Here We Go Magic – A Different Ship

Here We Go Magic – A Different Ship

The wondrous aspect about music, including the artists and bands that create it, is that those imagined sounds don’t necessarily need to be reproduced. For years, people complained that Radiohead would never make another The Bends; then for years, everyone whined Radiohead would never make another Kid A; and most recently, it’s about everyone crying that Radiohead won’t make another In Rainbows. Succinctly so, they frankly don’t give a damn. Why not continue to progress, evolve and — stunningly so — grow as a band, stretching your own boundaries where you never thought possible? It’s too bad many bands get stuck with crazed fanatics and incorrect reviewers who assume they got it all figured out.

With Radiohead come many bands that have relished in being influenced by the now massive band. When Nigel Godrich first started getting noticed for his production value it was when he tackled the sounds of Radiohead and helped produce what some regard as their finest albums. For Luke Temple and Here We Go Magic, the idea of working with Godrich allowed for their own ideas to reflect off the shining production into a whole new world of spectacular sound. With their first album, 2009’s self-titled effort, Temple and company wrestled with blending ambient tones with striking pop onto a solid debut and they quickly followed it with a starkly bright album in Pigeons. Throughout this time Temple has amassed his share of detractors who claim he and the band seem to suffer from some kind of identity crisis. This made-up development has opened the door for their latest album, the rousing A Different Ship, an album that with the help of Godrich, is arguably their greatest to date.

Contrary to many opinions, Here We Go Magic dig much deeper than the driving hooks of “Collector” and Temple is an assured songwriter continuing to improve his craft. On A Different Ship the band amasses ten songs that fantastically combine styles with magnificent results. Tightening the reigns with songs that employ driving guitars and bass, scaling synths at other times and Temple’s brilliant voice, these sounds excel with immense skill. On “I Believe in Action” the band conveys their love of ambience with an atmosphere that is built upon layers of lulling synthesizers and looping refrains; the song’s pulse is never in question and the ending result is a soaring clash of layers. It’s dissimilar from the way it all opens on “Hard to be Close,” where Temple’s voice sounds like something out of an old 60s cassette and the chugging guitar and pummeling bass make for a sweet ride. The magic in this kind of music is the mere fact that it is sprawling with tenacious craft and styles; Temple has risen to new highs.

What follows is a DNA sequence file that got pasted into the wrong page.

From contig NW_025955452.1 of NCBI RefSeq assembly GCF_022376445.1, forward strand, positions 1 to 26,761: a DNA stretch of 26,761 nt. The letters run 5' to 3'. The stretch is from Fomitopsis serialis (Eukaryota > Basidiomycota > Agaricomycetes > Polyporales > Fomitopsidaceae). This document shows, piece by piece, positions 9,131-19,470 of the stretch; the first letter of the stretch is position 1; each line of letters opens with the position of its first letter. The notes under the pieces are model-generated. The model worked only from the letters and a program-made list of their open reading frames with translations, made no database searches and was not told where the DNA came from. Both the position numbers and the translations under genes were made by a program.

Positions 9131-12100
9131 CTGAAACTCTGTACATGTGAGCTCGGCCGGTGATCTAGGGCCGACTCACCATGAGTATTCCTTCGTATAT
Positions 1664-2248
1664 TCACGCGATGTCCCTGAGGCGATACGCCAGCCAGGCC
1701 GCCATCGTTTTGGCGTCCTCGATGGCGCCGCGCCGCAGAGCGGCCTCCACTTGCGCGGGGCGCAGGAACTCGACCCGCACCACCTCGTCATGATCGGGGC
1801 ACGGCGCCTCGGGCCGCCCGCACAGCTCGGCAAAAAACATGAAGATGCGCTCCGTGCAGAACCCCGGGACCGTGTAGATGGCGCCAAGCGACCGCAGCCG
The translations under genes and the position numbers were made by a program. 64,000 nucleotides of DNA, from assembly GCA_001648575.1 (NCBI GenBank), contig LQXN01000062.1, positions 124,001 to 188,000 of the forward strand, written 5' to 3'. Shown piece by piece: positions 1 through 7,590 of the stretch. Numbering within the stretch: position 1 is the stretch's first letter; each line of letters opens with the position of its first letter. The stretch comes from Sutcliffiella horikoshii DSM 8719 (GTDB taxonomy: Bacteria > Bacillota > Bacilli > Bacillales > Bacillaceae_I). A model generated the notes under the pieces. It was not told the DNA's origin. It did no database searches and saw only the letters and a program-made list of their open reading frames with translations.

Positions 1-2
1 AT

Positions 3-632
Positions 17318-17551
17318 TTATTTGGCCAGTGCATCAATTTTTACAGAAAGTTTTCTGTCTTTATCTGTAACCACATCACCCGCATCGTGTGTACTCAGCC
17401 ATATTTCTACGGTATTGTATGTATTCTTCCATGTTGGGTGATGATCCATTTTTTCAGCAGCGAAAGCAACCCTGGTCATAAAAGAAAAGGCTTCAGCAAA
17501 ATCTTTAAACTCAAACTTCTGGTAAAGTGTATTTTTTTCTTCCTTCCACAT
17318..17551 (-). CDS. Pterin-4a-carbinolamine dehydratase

With the mention of styles, there is strong praise in the way the album is sequenced. The flow is unassuming and it all carries strong momentum to the ending title track. Seemingly lost in the 80s (who isn’t nowadays?) the music beckons with a tremendously clever ode to The Police with Temple’s use of modest shifts, the chamber of voices and his own Sting cadence and tone. Whether it’s timely balladry (“Alone But Moving”) that contrasts with intrepid synths, or upbeat rockers (“How Do I Know”) that question our ever-evolving thoughts and dreams with a peaceful, superb drive, Here We Go Magic certainly sound fantastically magical on A Different Ship. It’s a definitive kind of feel and one that deserves proper recognition; they’ve delivered a remarkable album.

Secretly Canadian